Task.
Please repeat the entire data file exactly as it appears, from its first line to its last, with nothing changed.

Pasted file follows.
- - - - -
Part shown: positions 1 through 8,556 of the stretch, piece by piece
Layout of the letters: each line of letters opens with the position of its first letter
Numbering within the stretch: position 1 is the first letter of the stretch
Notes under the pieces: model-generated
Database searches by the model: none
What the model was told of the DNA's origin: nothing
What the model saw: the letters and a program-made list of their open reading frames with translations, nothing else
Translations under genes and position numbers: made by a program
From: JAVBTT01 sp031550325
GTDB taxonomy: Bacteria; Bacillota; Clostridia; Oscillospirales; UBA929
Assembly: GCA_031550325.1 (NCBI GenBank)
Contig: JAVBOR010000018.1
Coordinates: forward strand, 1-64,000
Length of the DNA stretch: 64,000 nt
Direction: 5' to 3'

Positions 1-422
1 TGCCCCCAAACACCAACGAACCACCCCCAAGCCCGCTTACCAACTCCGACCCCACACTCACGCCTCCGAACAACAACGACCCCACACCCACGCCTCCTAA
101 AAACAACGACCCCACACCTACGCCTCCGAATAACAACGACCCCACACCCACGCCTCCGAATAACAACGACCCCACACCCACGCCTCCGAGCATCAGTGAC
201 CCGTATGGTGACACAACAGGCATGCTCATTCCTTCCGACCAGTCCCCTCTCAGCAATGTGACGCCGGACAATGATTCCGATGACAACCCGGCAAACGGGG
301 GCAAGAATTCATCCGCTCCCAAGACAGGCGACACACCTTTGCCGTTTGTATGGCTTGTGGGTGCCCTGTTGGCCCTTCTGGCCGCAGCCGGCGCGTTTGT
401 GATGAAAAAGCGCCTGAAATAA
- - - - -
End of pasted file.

Part shown: positions 1 through 8,556 of the stretch, piece by piece
Layout of the letters: each line of letters opens with the position of its first letter
Numbering within the stretch: position 1 is the first letter of the stretch
Notes under the pieces: model-generated
Database searches by the model: none
What the model was told of the DNA's origin: nothing
What the model saw: the letters and a program-made list of their open reading frames with translations, nothing else
Translations under genes and position numbers: made by a program
From: JAVBTT01 sp031550325
GTDB taxonomy: Bacteria; Bacillota; Clostridia; Oscillospirales; UBA929
Assembly: GCA_031550325.1 (NCBI GenBank)
Contig: JAVBOR010000018.1
Coordinates: forward strand, 1-64,000
Length of the DNA stretch: 64,000 nt
Direction: 5' to 3'

Positions 1-422
1 TGCCCCCAAACACCAACGAACCACCCCCAAGCCCGCTTACCAACTCCGACCCCACACTCACGCCTCCGAACAACAACGACCCCACACCCACGCCTCCTAA
101 AAACAACGACCCCACACCTACGCCTCCGAATAACAACGACCCCACACCCACGCCTCCGAATAACAACGACCCCACACCCACGCCTCCGAGCATCAGTGAC
201 CCGTATGGTGACACAACAGGCATGCTCATTCCTTCCGACCAGTCCCCTCTCAGCAATGTGACGCCGGACAATGATTCCGATGACAACCCGGCAAACGGGG
301 GCAAGAATTCATCCGCTCCCAAGACAGGCGACACACCTTTGCCGTTTGTATGGCTTGTGGGTGCCCTGTTGGCCCTTCTGGCCGCAGCCGGCGCGTTTGT
401 GATGAAAAAGCGCCTGAAATAA